There are a lot of carrots and sticks to mitigate the adverse impacts from logging and to promote good forest stewardship practices. Carrots include economic incentives, technical support, and training. The invaluable Farm Bill provides cost sharing under Environmental Quality Incentives Program to promote practices (like prescribed burning and control of invasive plants) that cost money but otherwise have no financial return. Organizations such as Georgia Forestry Commission provide technical information, advice, and individualized Forest Stewardship Plans for landowners. In addition, several government and private agencies provide training in good stewardship practices for all forestry stakeholders. These courses, field days, and educational programs provide required continuing education credits for loggers and foresters.
Logging operations follow Best Management Practices (BMP) to help protect soil and water quality. When soils get too wet, the loggers quit logging to prevent excessive soil compaction. In poorly-drained flatwoods, they use special “swamp-logging” equipment and methods. A streamside management zone (SMZ) is left along streams as a buffer to maintain water quality. The width of the SMZ varies depending on slope, type of stream, and presence of trout species. For gentle slopes, the SMZ is 40’ for permanent streams and 20’ for intermittent streams. BMPs also include guidelines for culverts and roads to reduce erosion and minimize impacts on animal habitats and movement. In Georgia, loggers have a very good record for complying with BMPs.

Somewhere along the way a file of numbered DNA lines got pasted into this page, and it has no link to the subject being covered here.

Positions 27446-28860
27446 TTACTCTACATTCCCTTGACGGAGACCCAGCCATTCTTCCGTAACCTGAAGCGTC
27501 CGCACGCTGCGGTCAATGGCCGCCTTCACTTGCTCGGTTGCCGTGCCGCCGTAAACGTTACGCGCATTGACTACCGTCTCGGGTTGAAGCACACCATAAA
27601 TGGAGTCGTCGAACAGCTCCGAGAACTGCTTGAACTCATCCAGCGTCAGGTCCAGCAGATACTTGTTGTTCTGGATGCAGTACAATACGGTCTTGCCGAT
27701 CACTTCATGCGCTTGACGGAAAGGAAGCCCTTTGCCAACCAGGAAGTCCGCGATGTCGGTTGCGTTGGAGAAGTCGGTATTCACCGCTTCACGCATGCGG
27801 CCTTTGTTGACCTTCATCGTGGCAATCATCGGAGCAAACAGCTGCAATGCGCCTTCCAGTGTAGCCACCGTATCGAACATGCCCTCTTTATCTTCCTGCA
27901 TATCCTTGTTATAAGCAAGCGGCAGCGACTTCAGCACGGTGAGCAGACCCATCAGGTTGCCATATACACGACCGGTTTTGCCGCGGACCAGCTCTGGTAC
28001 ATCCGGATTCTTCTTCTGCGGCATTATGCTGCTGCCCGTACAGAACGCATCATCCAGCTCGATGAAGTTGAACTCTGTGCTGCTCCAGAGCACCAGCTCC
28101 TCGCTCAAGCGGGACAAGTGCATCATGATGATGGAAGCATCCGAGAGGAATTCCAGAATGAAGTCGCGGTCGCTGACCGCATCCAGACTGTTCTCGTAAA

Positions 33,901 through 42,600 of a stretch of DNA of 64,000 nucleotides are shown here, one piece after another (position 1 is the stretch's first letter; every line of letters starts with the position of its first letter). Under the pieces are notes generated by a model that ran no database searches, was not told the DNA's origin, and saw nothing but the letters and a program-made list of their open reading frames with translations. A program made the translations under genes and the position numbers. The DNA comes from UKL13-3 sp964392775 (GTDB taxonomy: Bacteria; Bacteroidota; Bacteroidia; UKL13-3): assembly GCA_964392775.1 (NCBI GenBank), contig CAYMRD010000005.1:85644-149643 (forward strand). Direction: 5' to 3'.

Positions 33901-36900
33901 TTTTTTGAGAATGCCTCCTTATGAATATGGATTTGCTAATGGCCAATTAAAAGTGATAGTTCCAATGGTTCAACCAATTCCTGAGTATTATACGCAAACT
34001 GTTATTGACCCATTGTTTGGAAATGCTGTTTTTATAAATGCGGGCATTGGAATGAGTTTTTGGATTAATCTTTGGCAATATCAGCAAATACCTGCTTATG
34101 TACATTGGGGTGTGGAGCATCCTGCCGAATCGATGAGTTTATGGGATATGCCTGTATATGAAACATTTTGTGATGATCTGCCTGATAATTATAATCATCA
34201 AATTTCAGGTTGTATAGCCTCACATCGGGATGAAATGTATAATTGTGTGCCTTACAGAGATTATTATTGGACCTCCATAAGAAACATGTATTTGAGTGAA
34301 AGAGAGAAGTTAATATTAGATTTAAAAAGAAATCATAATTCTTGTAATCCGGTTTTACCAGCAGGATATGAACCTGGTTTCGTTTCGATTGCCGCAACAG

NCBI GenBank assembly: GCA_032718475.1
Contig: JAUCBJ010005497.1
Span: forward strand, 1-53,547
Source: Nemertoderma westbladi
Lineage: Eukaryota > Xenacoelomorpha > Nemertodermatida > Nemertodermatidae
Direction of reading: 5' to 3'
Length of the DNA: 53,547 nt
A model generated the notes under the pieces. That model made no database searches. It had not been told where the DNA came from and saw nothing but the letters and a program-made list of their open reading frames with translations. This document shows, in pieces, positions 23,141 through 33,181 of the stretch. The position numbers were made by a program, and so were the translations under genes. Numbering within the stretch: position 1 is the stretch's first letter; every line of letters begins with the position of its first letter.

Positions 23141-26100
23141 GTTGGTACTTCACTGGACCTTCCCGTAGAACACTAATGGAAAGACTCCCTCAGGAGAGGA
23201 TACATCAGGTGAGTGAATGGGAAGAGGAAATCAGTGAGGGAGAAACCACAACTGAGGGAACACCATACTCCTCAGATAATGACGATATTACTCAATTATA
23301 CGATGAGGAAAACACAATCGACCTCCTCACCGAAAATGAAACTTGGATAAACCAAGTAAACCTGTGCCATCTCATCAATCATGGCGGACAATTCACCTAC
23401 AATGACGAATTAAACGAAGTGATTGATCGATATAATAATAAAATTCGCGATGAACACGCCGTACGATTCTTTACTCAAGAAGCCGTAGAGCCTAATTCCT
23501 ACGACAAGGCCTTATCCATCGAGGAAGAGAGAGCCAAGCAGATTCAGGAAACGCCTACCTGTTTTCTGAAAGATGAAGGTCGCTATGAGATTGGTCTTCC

Trees left should (but don’t in this photo) provide a streamside management zone buffer of 20’ on each side of this intermittent stream. Culvert pipes should be low enough they don’t block the natural flow of water and movement of fish and amphibians.
In summary, sustainable forestry, particularly combined with good stewardship practices, promotes plant and ecosystem conservation. In the next issue of NativeScape, I’ll write about the impact of logging on wildlife habitats.